Lee Brace was not a runner and not your average building surveyor. Following a health scare in 2016 (which turned out to be trivial) he started training for the 3 Peaks Challenge by walking. Walking bored him, so he jogged in hiking boots and became a runner. In 2019, he went big by running his first ultramarathon, the London Marathon, the Great North Run, and numerous half marathons for charity in memory of his father. He raised £7,000 for charity, all whilst running in full Star Wars Stormtrooper armour!
What is your proudest running achievement?
I cannot separate two huge highlights as they made me proud in different ways. The London Marathon was awesome as it was my dream to run after watching it on TV every year and the crowd support I got running in costume was simply amazing. If you had told me 3 years ago that I would complete it, I would not have believed you!
However the Blackwater Ultramarathon took grit and sheer determination that I didn’t realise I had. It started at 40 miles in length and I was lone running after 13 miles on a sea wall, with no crowd and 15 mph easterly winds. The trail zigzagged, continually providing a false horizon and runners started coming by me at 27 miles which was demoralising. However, they all high-fived me and sang Star Wars music (again I was in costume). I hit the marathon point expecting to see a check point, but there was nothing! I was told the course had been extended by a mile, so I ended up completing 42 miles. This was a “mind over legs” run so I was very proud to get to the finish under the cut-off time and receive hugs from friends and family!
What has running taught you?
That if you put your mind to it, you can do anything. The human body is an amazing machine!
What is your most ambitious running goal and did you achieve it?
My ambition was initially to run the London Marathon, followed by wanting to complete an ultramarathon, which I did. However I now want to run the Isle of Wight 100K Challenge.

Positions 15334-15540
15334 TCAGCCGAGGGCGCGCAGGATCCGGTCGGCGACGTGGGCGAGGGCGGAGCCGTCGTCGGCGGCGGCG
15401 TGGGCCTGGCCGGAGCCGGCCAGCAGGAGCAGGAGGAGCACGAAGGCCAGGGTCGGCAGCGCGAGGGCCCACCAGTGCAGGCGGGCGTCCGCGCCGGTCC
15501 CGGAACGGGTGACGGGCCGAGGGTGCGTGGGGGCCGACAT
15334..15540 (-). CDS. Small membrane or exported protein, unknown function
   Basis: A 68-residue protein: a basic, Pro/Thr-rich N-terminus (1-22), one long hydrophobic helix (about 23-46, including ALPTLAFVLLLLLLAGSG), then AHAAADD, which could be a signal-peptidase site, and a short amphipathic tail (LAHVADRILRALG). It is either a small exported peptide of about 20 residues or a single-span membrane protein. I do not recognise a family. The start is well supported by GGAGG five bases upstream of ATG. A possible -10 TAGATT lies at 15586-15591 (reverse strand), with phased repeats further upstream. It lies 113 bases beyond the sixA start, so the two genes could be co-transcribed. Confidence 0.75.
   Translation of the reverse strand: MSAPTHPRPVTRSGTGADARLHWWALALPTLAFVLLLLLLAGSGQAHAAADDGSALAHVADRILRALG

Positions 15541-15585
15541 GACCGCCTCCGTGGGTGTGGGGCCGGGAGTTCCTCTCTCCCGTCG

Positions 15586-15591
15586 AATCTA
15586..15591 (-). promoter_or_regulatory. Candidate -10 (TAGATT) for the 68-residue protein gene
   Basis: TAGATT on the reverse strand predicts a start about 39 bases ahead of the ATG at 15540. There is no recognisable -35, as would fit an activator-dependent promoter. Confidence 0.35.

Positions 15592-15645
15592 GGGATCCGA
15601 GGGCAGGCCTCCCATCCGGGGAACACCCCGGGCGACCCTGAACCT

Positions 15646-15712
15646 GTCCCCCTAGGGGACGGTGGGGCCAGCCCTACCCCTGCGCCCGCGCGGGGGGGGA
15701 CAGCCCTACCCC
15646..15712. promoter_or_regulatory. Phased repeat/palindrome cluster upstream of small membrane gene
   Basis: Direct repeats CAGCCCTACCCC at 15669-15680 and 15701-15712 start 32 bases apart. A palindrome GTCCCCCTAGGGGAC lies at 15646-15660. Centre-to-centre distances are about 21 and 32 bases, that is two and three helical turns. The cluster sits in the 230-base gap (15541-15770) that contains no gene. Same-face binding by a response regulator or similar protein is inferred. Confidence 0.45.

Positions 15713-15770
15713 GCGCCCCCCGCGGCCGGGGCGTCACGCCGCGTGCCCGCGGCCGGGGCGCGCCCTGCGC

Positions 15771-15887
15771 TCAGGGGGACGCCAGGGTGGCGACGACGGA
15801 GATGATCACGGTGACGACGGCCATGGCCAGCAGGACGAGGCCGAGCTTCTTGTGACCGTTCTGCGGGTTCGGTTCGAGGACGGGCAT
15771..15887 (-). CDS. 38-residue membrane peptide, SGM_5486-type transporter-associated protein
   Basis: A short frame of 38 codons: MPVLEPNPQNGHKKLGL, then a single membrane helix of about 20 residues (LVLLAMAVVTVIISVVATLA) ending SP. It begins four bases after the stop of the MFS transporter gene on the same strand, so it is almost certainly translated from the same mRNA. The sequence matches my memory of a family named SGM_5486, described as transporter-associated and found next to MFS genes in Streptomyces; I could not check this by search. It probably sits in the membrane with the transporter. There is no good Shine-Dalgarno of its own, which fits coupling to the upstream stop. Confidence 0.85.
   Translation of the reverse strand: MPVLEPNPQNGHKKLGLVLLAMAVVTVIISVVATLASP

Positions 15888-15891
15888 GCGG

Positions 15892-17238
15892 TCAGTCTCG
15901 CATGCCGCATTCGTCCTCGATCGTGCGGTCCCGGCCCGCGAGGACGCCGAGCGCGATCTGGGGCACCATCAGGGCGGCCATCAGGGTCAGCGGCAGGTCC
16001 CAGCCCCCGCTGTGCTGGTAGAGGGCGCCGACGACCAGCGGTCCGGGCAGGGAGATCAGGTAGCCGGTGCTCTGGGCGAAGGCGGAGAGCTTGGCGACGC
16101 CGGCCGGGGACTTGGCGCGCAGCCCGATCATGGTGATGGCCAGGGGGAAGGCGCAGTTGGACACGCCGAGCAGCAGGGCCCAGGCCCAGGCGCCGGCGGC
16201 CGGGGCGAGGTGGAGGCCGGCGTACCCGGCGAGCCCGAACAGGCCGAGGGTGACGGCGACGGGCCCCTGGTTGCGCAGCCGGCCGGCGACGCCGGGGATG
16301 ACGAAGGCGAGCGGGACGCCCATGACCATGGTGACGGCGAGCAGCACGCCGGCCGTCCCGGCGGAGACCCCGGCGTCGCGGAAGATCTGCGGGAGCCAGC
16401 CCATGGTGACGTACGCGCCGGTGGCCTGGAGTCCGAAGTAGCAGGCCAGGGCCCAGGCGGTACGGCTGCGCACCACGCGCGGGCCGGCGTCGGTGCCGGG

Have you got any memorable or funny running stories to share?
I have far too many to mention, as weird things happen when you are running in costume. It is funny when people try to get a photo of me running as a Stormtrooper but are often too late to catch me. All those who simply cannot register what they have seen!
Running behind the heels of parkrunners and seeing their reaction when they hear me clattering up behind them and overtaking with absolute disbelief in their eyes.
I do remember going out early one morning along the canal. I was embarrassed at the time, so early starts meant I would avoid contact with people. In the mist, I came across clothes hanging in a tree and two blokes skinny dipping, clearly still drunk from a night out. I still wonder what they thought as I ran past in full kit!
Running beneath a tunnel on the Isle of Dogs during the marathon and everyone stopping to catch a breath while crowds could not see.
What has been your worst moment as a runner?
On my final long training run for the London Marathon I felt a pain in my right knee after 13 miles and had to retire and be picked up. I was three weeks from the marathon start line and absolutely gutted. The ultramarathon two weeks previous had not helped and the physio advised it was my IT band. I had treatment and rested, not knowing if I would complete the race when I lined up at Greenwich. But I did!
What is the most miles you’ve ever run in a week?
50 miles in a week. I recently joined a virtual ‘100 mile in a month’ challenge (typical of me). I joined late so I had to complete it in three weeks.
What has been your most serious running injury?
A sore calf and Achilles have put me out for the last six months and I believe it’s been caused by the extent of running and cycling I have undertaken as part of my charity challenge in 2019. I had physio and acupuncture which did not seem to work so during lockdown I just started running again and I am now getting back to where I was in terms of fitness and distance. I think much of it was in the mind and fear of recurrence.
What is the best advice you have ever received about your running?
Don’t start fast – it rarely gets heeded!
If you could go back and talk to yourself when you first started running, what would you say?
Why did you not start doing this in your twenties? Also, the first mile is always the hardest, so don’t worry about it!
Have you got a running hero or a runner you look up to?
There is a guy who follows and supports me on Instagram (@stormtrooperjeff). Jeff is a gay man in the US Navy, which in itself I have huge respect for, but he runs 5K every week across the United States in a Stormtrooper outfit. He is awesome, just for the fact he does what he does!
Anyone who gets off the sofa and runs has my respect – we are all heroes!
In one sentence, what does running mean to you?
I could not be without it – running provides me with freedom, fitness, strength, resolve and a clear and positive mind.